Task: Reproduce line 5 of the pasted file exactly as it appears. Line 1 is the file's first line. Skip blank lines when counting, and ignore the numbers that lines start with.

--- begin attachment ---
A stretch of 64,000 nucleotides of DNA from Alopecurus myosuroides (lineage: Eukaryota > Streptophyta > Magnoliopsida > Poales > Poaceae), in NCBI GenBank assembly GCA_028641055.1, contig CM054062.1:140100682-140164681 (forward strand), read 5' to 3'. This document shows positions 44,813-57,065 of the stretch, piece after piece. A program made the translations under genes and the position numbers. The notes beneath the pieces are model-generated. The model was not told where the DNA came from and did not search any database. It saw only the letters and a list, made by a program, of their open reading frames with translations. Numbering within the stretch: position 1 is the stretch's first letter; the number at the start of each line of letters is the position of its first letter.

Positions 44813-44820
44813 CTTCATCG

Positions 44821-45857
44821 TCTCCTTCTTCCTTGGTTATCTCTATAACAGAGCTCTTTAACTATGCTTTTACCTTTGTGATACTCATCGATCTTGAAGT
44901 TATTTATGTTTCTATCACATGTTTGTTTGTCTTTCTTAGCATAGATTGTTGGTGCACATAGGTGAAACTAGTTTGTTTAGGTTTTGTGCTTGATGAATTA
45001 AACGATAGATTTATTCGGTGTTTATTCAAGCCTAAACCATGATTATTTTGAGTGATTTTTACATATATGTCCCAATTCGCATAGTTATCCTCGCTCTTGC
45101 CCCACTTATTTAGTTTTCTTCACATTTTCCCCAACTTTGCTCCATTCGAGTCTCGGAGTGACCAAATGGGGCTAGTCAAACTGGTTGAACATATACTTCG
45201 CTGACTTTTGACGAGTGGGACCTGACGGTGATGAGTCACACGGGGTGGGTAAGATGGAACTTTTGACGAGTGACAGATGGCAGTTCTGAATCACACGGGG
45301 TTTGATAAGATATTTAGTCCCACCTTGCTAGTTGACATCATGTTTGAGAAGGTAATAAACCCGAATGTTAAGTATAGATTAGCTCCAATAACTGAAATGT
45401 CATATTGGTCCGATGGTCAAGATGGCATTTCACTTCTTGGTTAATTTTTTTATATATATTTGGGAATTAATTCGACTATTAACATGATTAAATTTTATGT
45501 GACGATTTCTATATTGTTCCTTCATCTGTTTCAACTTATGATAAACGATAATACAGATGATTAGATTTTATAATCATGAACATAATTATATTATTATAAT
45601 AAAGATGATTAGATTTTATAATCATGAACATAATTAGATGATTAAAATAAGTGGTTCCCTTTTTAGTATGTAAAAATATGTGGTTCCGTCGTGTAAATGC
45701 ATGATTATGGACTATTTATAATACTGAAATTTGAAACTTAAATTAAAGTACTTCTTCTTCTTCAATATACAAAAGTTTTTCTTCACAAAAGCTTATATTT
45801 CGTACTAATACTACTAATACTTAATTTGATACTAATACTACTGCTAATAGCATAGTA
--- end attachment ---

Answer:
44821 TCTCCTTCTTCCTTGGTTATCTCTATAACAGAGCTCTTTAACTATGCTTTTACCTTTGTGATACTCATCGATCTTGAAGT